[ATrpms-users] mythfilldatabase increased run time
schanzle at nist.gov
Sat Jan 21 22:42:25 CET 2012
On 01/20/2012 03:16 PM, Brian Long wrote:
> On Fri, Jan 20, 2012 at 1:51 PM, John Welch <jrw3319 at gmail.com <mailto:jrw3319 at gmail.com>> wrote:
> Great, glad it worked out for you. My process *only* takes 20-25 minutes to run, so maybe I'm not as bad off as I thought. I don't know if I just became more aware of this process running after reading about it on the myth mailing list, but I just don't remember it hammering the system like it does now prior to the upgrade to F16.
> I never would have known about the change either if I hadn't seen a couple of threads about it over on myth list.
> Good luck!
> Not sure if you guys saw the thread on mythtv-users about mythfilldatabase + MySQL hitting the disk hard. MySQL's config usually has "tmpdir = /tmp" which is not tmpfs on many hosts (it's part of /) and mythfilldatabase could create up to 500M of temp tables for each run. This was noticed when someone was trying to extend the life of their SSD boot disk.
> They changed /etc/my.cnf and set "tmpdir = /dev/shm" or remounted /tmp as tmpfs and it sped things up plus reduced wear on the SSD. Other folks suggested increasing the query cache, etc, but setting tmpdir to somewhere tmpfs was the biggest win.
Thanks for the suggestion. I tried it (setting tmpdir), restarted mysqld (after stopping mythbackend...doh, check for recordings in progress, stupid!), and noticed no significant difference this morning (8.5 mins), within a few seconds of yesterday's run.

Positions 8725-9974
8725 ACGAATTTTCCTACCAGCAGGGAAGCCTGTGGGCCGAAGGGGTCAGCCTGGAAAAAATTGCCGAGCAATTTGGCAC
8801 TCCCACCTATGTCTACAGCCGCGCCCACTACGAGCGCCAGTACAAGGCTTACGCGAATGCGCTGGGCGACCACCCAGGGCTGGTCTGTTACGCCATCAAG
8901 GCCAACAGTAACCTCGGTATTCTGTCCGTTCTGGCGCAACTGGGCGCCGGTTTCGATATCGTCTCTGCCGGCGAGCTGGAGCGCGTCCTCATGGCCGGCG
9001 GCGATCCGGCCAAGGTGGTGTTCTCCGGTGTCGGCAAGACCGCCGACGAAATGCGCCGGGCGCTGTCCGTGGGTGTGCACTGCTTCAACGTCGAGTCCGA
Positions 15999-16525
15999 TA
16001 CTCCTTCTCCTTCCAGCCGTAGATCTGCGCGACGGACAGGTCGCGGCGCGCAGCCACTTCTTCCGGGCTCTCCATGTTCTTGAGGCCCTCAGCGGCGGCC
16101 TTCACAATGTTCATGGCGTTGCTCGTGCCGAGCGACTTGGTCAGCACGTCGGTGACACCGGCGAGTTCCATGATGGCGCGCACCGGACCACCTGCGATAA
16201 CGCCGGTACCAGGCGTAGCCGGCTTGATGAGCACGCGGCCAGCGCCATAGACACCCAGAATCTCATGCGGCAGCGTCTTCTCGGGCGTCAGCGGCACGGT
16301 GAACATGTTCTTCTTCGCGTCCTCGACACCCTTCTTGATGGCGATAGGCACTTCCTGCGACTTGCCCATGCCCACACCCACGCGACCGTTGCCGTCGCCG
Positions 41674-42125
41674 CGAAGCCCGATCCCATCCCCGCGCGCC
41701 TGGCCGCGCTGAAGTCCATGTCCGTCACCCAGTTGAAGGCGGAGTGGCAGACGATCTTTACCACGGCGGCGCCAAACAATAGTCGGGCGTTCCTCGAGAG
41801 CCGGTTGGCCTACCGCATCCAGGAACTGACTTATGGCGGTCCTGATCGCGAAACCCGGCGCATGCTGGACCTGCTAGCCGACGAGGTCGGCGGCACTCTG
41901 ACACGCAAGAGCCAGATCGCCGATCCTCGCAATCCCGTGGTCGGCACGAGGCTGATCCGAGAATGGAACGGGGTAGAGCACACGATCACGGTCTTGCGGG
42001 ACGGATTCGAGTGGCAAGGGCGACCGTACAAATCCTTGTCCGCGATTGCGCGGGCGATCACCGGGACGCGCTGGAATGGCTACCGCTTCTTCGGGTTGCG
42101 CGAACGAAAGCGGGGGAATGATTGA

I've read that temporary tables may take on disk forms if there is insufficient memory/key space. I currently have no files in /dev/shm from mysql, but that's not to say they came and went. Also, when I was stracing the long 2hr run, it was doing massive numbers of inserts, so those may not benefit. I might not be resorting to temp disk tables since I've bumped up several of my buffer/cache sizes years ago. Here's the nitty-gritty of my.cnf:
# egrep -v '^#|^$' /etc/my.cnf
key_buffer = 16M
table_cache = 128
sort_buffer_size = 2M
myisam_sort_buffer_size = 8M
query_cache_size = 16M
I stumbled over "mysqltuner.pl" (google for it) a neat perl script to digest the mysql internal metrics and summarize them, giving suggestions at the end. Beyond increasing thread_cache_size (I don't have multiple connections), it suggested to increase table_cache > 128. It also said: "Temporary tables created on disk: 5% (58 on disk / 1K total)", so I don't think that's a big bottleneck for me now. mysqltuner also pointed out that the bulk of my tables (84M) are MyISAM, not InnoDB. I wasn't sure, so that's helpful when reading mysql documentation...which is easy to get lost in the details of what applies to your situation or not. I also have a Read/Write ratio of 11%/89%, supporting my mythfilldatabase observations.
BTW, my root filesystem (including /var/lib/mysql) is on a md RAID1 device using old traditional "spinning rust" 1TB 7200 RPM Hitachi disks (only avg 50 MB/sec, 80 near beginning of disk). Your mileage may vary.
It might be interesting, as an experiment, to temporarily change mysql's datadir to /dev/shm too, and run mythfilldatabase, just to see how fast it would be. [of course, that would mean stopping mythbackend, mysqld, copying datadir, changing .cnf, restart daemons, run mythfilldatabase, then put everything back.]
Thanks again for the suggestion, hope the above helps someone!
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